Saturday morning, the doctors made their final rounds on the patients they have come to love. This is always a very bittersweet time for a medical team, as they realize that such a wonderful experience is coming to a close. It was time to say goodbye to all the great kids from Gansu. We are so thankful that the majority of them are in our new school program at their orphanage, so we can follow their healing closely.
Robin was walking around more today, but she still isn’t able to talk since her throat is so sore from the p-flap surgery. She will stay a few more days under the great care of Dr. Liu at Kaifeng Children’s Hospital, and then she will make her journey back to her orphanage. The team absolutely fell in love with this intelligent, radiant young lady, and one of the doctors asked whether or not she could be adopted. We explained that orphaned children in China cannot be adopted after their 14th birthday, and so sadly Robin is unable to have a permanent family. Without a doubt, however, we will now be there for this remarkable young woman, and we will make sure she gets the rest of the surgeries and orthodontics she wants to have to feel beautiful.
On the last cleft trip, Dr. Ness had a special birthday which we celebrated with a “baby pile.” This year, it was Dr. Tolan’s turn to celebrate his birthday with some of his patients. We know someone in the room has the magic photo where everyone is looking at the camera, but for now we will share this one! Happy birthday to an absolutely wonderful person!
The doctors went into Hanna’s room to do rounds and kept a very safe distance for as long as they could since she was clear she didn’t like the “big noses” any better today. No one wanted her to rip her stitches from crying! Pre-surgery, Hanna had a little spot on her cheek that had cartilage in it (probably a sinus), and Dr. Tolan removed it and made the area into a cute dimple. For the side of her mouth, he worked with the muscles to make sure the scar wouldn’t affect her smile. It’s difficult to describe in a blog, but just trust us…she looks amazing.
Our team said goodbye to beautiful Liane and her grandparents, as well as baby Carlos.
All too soon, it was time to say goodbye to Harley and Aimee as well.
The doctors spent a long time playing with the kids this morning, and everyone got a bit emotional when it was time to say goodbye. No matter how much fun we all had together this week, the reality is that these wonderful kids live orphanages. As we said goodbye in the hallway, there were more than a few tears. So of course our volunteers had to ride down in the elevator to say goodbye a second time. And then we had to follow them outside to say goodbye a third!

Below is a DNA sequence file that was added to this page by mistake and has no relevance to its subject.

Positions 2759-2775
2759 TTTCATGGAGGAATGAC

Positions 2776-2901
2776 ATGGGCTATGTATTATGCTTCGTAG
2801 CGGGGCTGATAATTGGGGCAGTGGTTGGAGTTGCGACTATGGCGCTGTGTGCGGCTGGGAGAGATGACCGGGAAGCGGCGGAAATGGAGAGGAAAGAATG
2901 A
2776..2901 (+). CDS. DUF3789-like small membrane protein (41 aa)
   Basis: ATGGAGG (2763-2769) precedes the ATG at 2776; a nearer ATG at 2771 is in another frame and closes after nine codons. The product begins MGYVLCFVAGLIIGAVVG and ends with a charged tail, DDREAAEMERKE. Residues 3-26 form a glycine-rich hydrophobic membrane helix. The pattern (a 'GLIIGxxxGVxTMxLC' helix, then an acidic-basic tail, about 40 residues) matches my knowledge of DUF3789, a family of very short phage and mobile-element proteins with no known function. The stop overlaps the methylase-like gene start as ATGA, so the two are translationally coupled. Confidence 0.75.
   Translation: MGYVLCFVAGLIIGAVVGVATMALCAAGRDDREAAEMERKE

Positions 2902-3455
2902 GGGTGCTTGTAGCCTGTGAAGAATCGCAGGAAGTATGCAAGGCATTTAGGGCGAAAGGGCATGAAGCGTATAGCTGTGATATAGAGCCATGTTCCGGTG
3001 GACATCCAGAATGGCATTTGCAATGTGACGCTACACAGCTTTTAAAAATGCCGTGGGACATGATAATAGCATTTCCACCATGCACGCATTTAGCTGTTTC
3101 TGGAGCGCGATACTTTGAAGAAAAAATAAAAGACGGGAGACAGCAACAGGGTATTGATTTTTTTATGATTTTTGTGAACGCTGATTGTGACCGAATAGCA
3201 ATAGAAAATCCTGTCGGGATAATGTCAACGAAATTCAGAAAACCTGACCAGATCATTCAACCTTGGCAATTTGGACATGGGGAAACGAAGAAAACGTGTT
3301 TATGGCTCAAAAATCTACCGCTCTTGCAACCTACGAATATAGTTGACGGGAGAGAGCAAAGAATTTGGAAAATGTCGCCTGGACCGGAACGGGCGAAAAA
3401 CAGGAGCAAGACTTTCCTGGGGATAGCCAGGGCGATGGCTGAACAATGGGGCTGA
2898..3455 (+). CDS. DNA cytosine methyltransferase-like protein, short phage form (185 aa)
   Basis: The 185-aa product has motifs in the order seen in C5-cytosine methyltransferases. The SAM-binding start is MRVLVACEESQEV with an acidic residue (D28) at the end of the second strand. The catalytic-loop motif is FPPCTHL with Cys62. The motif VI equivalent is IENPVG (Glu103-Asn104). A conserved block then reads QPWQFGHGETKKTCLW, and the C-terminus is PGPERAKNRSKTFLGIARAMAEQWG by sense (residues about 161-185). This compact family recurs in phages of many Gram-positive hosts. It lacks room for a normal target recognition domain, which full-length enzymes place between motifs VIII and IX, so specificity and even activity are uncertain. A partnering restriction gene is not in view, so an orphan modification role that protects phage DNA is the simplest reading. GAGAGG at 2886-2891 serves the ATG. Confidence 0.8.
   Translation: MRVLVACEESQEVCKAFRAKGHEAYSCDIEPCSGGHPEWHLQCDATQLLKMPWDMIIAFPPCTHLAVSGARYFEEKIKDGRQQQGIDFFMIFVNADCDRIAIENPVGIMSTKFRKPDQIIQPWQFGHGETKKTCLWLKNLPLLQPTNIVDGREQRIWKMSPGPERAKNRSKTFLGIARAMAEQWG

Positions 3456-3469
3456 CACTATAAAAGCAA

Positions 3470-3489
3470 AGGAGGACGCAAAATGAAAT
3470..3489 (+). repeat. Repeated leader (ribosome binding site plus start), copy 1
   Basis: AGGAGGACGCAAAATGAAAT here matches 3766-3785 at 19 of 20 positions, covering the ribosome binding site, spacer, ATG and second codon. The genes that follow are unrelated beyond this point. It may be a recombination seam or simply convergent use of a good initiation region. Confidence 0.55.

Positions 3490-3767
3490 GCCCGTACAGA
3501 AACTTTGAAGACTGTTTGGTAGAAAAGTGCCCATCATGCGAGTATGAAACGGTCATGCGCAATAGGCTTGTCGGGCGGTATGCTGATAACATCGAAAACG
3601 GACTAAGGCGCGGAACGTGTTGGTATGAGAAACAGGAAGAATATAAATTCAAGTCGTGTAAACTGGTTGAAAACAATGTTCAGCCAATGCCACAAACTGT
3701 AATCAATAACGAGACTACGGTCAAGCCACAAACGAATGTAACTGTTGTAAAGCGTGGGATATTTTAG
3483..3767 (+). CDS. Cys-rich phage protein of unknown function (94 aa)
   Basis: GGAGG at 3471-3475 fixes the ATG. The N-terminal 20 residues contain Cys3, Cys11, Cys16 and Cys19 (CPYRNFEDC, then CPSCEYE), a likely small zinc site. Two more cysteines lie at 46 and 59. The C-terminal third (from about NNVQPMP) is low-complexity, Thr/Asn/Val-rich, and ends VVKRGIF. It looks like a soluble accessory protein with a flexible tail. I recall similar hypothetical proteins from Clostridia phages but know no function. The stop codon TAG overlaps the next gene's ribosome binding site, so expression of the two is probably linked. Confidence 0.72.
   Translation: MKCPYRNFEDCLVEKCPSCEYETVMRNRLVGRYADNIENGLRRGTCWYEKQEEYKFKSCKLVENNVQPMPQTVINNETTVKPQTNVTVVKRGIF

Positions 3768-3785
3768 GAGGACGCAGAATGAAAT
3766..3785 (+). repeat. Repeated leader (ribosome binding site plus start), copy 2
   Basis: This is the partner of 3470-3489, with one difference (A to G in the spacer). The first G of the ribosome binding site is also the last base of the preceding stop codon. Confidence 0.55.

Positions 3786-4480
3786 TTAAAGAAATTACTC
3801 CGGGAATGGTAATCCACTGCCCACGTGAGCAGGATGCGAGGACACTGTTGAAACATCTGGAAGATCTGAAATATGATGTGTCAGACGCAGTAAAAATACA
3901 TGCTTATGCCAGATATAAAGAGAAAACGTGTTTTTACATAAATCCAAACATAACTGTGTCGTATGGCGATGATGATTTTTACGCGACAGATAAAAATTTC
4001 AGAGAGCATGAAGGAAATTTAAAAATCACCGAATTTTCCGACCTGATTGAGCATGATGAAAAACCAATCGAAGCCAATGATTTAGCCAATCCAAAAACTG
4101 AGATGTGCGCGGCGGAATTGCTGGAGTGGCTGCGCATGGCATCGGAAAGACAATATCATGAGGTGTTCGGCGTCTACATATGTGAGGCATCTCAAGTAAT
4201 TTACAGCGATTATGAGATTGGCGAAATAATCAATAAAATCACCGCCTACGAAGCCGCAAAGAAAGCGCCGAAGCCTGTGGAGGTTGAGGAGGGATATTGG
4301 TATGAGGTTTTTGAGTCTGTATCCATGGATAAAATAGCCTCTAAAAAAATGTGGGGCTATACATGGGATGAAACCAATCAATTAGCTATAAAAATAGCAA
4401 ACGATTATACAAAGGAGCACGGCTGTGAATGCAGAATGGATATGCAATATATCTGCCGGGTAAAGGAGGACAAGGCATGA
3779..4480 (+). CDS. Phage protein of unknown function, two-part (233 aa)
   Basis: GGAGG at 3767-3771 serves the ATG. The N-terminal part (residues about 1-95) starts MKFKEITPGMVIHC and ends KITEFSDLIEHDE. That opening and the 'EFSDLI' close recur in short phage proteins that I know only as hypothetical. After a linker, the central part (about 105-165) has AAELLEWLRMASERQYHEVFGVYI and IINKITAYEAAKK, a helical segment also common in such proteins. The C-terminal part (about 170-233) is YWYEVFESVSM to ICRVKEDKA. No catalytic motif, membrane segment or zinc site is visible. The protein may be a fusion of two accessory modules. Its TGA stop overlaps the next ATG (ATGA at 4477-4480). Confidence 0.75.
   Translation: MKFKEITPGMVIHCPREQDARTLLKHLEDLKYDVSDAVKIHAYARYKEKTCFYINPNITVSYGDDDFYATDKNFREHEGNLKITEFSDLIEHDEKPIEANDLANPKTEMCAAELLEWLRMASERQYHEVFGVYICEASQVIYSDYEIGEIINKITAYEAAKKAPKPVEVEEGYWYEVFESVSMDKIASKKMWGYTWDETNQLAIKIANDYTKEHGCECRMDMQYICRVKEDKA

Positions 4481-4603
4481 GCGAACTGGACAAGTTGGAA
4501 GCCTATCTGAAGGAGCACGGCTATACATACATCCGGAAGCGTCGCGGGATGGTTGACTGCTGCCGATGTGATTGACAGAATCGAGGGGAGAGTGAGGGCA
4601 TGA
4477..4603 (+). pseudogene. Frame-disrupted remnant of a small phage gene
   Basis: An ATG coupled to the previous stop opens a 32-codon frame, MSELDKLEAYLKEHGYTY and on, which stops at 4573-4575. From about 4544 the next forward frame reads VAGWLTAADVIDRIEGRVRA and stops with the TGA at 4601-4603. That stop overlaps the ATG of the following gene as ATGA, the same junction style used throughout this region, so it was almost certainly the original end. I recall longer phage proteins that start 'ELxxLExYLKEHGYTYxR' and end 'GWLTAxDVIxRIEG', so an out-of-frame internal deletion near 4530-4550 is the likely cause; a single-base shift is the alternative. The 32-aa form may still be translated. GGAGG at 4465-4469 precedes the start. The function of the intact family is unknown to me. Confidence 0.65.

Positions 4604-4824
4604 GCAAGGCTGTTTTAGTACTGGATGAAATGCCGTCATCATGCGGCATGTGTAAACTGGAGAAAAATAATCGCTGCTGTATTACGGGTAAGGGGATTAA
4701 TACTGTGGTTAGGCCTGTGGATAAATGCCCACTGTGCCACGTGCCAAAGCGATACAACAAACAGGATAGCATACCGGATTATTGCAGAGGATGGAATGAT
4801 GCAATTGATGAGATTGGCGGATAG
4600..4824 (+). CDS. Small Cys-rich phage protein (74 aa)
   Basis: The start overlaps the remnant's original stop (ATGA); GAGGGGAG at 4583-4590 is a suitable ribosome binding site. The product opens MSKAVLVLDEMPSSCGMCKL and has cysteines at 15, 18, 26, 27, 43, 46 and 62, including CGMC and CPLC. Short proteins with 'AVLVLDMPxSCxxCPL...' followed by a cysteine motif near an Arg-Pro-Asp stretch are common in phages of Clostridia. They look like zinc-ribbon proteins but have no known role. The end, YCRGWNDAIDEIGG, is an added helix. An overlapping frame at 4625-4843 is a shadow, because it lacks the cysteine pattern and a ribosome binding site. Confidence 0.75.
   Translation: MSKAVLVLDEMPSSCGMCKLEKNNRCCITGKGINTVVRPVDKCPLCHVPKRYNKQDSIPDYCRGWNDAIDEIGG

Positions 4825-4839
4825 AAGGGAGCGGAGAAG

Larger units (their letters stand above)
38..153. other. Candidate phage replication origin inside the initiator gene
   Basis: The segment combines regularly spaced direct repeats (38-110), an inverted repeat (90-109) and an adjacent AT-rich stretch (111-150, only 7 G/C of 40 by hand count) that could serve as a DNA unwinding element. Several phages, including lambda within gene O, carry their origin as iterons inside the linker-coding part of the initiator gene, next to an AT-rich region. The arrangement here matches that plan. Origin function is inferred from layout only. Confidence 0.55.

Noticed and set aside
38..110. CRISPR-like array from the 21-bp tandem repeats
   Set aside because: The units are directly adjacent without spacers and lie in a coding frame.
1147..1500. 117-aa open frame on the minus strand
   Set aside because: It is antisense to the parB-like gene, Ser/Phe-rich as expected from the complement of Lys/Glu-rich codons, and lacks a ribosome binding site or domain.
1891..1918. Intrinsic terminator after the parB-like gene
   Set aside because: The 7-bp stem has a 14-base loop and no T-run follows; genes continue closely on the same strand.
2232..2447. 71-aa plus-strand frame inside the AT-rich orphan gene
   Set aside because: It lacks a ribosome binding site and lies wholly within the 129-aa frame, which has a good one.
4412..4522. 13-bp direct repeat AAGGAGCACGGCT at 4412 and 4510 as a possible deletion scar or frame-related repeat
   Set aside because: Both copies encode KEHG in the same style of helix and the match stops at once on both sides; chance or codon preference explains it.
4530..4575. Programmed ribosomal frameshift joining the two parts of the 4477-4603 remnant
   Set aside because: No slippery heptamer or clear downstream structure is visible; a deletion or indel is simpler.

Every orphaned child we met this week deserves a family to love them completely. We will be praying for each and every one to be CHOSEN just as soon as they possibly can.
Maureen Brogan, our Director of Medical Exchanges, took the time tonight to write down some of her thoughts on another wonderful cleft trip. As you read her words, we hope everyone who helped make this trip possible knows that YOU are a part of these children’s stories forever now.
As we were getting ready to do our last rounds at the hospital, I realized that this is the hardest part for me. We have spent the week as a close team working to make miracles happen. The team has done work that is powerful and transformative. We have clearly changed the lives of those around us.
As we wait for our van, we talk about the kids we have met, which child has claimed our heart, and the transformations we have witnessed.
The children are forever changed in appearance and in their ability to eat and talk.
The hospital staff is changed by what they have witnessed in the “Love Wards”, as they too take these children into their hearts.
Families are changed, and communities are changed by the love they have witnessed.
Every child who has come into our hands has been loved from admission to discharge. We have modeled how to feed, care for, and simply shower love on these children who may have been shunned or abandoned because of their birth defects.
I am proud of the entire team, Chinese and American, medical staff and non-medical staff. I have watched and participated in an outpouring of love to these children and one young adult, many of whom have lived a life where they were often shunned or ignored because of their appearance. Each patient was greeted at the door with warmth and homemade gifts — love from afar. They have been kept company and played with while awaiting their turn, carried gently into surgery, and then sung a lullaby as they fell asleep. They have been operated on with kindness and care, and then taken to a recovery room where two compassionate nurses calmed, rocked, and gently helped them wake up. They were taken to their beds and greeted with smiles and tears as their caregivers or families saw their new faces for the first time. Love filled the rooms and halls of this hospital for a week.
The “Love Ward” signs will come down as the patients leave for their orphanage or homes, but all of us will be forever transformed by the work we have done. We will say long goodbyes to the hospital staff, the caregivers, the families and children, and to each other. We will give hugs, emails, and promises to keep in touch. By this afternoon, the entire team will be heading off in different directions.
We, too, are changed. We have given love and care from our hearts, and yet we have received so much in return.
Great work, everyone. ~Maureen Brogan, Director of Medical Exchanges
Everybody can be great…because anybody can serve. You don’t have to have a college degree to serve. You don’t have to make your subject and verb agree to serve. You only need a heart full of grace. A soul generated by love. ~Martin Luther King, Jr.
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